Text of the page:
Trauma patients not accepted

GRAFTON Base Hospital will have multi-million dollar emergency medical wards by the end of the year, but may not have any patients to treat.

The latest NSW Health trauma plan, released in December, has put in place guidelines that require trauma patients (people with injuries) to be taken to designated trauma hospitals. Coffs Harbour and Lismore hospitals are the closest to Grafton.

However, doctors at Grafton are worried that this does not provide optimal care for patients.

The chairman of Grafton Base Hospital Medical Staff Council, Allan Tyson, was told of a recent road accident at Ulmarra in which a Victorian man was injured.

“The specialist at Coffs Harbour said why didn’t you take the patient to Grafton,” Dr Tyson said.

“He had severe bone and brain injuries and was not breathing properly.

“He was taken by road ambulance to Coffs Harbour. It’s a case of one hour, 20 minutes versus seven minutes (to Grafton).

“If a patient is not breathing properly that’s a long time. That’s an example of a problem the department needs to think about.”

Dr Tyson said the young man died from his injuries. He doubted the delay in getting him to hospital was responsible.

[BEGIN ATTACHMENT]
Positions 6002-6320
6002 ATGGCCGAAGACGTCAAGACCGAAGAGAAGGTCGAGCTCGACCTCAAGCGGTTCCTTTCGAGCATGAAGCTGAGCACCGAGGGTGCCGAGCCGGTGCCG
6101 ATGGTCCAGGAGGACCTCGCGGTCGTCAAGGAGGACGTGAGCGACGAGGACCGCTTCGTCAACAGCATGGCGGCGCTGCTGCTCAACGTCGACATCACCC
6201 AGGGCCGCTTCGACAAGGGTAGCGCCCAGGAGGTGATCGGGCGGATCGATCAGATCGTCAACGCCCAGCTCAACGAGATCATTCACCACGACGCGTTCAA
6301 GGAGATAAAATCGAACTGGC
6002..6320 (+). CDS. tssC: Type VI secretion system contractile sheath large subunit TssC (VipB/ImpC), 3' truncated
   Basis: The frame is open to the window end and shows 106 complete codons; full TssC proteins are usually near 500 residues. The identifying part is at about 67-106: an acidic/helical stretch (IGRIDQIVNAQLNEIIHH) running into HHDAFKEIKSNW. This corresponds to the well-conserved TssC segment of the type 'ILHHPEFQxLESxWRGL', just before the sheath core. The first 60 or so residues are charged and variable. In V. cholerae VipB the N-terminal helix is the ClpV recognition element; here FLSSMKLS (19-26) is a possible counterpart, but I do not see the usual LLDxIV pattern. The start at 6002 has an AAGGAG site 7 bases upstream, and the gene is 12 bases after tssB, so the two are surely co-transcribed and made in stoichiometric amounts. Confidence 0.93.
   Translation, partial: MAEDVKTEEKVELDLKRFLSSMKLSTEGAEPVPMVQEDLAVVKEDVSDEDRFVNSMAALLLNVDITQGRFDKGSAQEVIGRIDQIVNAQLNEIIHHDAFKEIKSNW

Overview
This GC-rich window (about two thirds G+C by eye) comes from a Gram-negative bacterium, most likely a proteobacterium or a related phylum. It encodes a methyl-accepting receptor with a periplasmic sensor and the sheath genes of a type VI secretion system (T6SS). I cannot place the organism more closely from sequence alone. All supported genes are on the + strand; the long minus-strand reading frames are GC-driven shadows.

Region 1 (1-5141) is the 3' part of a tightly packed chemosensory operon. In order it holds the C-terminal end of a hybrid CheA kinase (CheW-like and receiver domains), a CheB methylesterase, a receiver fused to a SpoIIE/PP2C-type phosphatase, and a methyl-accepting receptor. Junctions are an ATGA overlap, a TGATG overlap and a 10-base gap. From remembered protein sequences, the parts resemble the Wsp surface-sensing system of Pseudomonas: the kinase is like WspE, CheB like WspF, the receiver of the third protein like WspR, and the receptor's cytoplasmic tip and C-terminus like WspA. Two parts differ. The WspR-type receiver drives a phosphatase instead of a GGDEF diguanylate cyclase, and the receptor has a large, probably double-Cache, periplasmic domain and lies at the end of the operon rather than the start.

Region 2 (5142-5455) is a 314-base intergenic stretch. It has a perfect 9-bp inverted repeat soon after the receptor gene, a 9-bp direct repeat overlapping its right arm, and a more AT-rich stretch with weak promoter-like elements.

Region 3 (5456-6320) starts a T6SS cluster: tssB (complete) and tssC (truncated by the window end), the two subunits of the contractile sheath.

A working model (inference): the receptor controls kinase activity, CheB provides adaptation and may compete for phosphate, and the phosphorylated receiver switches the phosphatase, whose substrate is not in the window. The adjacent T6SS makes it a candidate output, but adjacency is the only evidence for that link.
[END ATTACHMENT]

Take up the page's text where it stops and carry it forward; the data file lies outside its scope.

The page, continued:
He said there was merit in the premise behind the trauma plan.

“Patients who have a big accident do better in a hospital where everything is instantly available for them,” Dr Tyson said.

“The problem is that the patients aren’t there. They don’t have the accident at the front steps.

“So somehow we have to have a divergent system so we have hospitals that have greater and lesser facilities at them and some of them we want to designate as trauma hospitals.

“For example, if you fall out of your car at Ulmarra and you break a couple of legs and your pelvis and crack your head you might do better where you’ve got the bone doctors to look after you and that might be in Lismore and Coffs Harbour.

“But if you’re not actually breathing and you don’t have an airway you might be better to go to the place closest that can give you an airway.”

Dr Tyson said this is an issue that needed to be clarified.

“They say there are going to be teething problems, but the teething problems are very significant,” Dr Tyson said.

The Daily Examiner put questions about these issues to the North Coast Area Health Service. In an emailed reply late on Friday afternoon it said it could not answer the questions and directed us to the NSW Health Media Unit and to the NSW Ambulance Service. An Ambulance Service spokesperson said the service was a part of NSW Health and was unable to comment on the issue.

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